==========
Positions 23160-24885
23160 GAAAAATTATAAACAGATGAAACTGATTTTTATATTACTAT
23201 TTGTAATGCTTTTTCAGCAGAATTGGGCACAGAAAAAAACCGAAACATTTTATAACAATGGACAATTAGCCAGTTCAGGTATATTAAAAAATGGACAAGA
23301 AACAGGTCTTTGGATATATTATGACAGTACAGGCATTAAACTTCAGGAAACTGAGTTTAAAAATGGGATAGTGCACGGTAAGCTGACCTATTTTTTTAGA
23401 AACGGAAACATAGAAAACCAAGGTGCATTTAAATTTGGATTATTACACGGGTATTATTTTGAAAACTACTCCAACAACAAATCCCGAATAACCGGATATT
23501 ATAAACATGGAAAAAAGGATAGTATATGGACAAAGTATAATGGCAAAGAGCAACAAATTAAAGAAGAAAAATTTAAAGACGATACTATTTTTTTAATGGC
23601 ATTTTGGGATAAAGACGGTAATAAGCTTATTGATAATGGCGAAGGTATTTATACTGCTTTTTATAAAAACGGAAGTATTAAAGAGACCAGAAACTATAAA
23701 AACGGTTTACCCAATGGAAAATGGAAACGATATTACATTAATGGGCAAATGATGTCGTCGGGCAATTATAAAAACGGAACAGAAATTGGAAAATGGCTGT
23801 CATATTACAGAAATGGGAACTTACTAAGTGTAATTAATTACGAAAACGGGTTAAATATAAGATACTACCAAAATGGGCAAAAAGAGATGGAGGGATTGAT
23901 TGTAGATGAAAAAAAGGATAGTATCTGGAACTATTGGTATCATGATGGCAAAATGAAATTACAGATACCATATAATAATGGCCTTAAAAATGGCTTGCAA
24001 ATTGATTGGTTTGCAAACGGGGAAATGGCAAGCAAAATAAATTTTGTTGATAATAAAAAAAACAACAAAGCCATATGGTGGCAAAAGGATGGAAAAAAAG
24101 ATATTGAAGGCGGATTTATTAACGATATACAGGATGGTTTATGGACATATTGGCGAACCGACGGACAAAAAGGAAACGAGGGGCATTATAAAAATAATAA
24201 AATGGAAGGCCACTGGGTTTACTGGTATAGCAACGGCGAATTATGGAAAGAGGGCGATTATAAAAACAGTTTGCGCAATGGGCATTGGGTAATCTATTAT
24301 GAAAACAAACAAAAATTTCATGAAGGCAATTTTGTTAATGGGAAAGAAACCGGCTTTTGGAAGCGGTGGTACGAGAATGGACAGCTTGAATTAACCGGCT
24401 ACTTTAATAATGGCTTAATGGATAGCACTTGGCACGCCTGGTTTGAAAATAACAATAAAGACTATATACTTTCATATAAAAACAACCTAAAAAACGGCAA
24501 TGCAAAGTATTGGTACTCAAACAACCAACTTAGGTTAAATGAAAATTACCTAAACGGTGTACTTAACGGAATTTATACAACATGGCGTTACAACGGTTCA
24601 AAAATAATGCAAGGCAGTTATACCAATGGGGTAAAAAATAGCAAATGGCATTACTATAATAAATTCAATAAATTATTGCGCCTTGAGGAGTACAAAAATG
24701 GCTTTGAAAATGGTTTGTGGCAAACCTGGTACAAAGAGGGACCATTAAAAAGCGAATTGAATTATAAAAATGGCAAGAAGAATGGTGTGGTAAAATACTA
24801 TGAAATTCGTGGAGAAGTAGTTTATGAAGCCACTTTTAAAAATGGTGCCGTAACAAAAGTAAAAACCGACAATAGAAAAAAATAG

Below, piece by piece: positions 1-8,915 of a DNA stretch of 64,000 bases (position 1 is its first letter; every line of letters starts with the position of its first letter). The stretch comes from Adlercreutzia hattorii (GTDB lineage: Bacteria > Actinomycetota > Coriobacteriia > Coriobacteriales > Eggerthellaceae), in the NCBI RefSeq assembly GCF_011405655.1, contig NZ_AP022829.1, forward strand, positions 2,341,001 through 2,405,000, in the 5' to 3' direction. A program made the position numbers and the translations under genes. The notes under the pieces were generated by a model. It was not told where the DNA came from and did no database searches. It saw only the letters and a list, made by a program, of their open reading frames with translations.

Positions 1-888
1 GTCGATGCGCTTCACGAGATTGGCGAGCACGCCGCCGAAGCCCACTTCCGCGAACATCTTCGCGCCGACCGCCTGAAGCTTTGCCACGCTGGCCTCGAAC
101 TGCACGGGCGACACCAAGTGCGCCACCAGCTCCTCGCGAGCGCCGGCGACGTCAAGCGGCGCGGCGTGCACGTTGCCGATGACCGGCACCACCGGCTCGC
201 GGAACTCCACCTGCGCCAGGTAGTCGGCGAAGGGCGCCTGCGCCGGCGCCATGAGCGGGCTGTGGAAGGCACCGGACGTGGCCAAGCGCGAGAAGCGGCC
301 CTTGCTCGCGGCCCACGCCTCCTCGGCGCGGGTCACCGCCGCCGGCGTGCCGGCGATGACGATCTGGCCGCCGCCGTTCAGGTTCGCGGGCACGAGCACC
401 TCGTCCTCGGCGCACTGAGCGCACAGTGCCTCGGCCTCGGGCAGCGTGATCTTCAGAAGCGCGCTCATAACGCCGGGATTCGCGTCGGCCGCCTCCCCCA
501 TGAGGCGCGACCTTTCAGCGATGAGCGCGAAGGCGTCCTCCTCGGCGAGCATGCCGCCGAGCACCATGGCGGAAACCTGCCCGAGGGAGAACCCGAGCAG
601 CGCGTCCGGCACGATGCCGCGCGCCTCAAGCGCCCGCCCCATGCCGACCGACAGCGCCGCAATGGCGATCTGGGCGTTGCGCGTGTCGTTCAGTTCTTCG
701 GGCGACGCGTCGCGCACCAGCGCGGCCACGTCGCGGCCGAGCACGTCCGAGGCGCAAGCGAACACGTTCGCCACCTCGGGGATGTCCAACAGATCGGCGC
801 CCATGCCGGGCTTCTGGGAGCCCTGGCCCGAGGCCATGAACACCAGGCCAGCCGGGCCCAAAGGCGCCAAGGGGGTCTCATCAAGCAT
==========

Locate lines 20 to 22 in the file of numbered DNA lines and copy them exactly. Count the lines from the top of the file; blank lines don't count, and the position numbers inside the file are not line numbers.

Below, piece by piece: positions 1-8,915 of a DNA stretch of 64,000 bases (position 1 is its first letter; every line of letters starts with the position of its first letter). The stretch comes from Adlercreutzia hattorii (GTDB lineage: Bacteria > Actinomycetota > Coriobacteriia > Coriobacteriales > Eggerthellaceae), in the NCBI RefSeq assembly GCF_011405655.1, contig NZ_AP022829.1, forward strand, positions 2,341,001 through 2,405,000, in the 5' to 3' direction. A program made the position numbers and the translations under genes. The notes under the pieces were generated by a model. It was not told where the DNA came from and did no database searches. It saw only the letters and a list, made by a program, of their open reading frames with translations.

Positions 1-888
1 GTCGATGCGCTTCACGAGATTGGCGAGCACGCCGCCGAAGCCCACTTCCGCGAACATCTTCGCGCCGACCGCCTGAAGCTTTGCCACGCTGGCCTCGAAC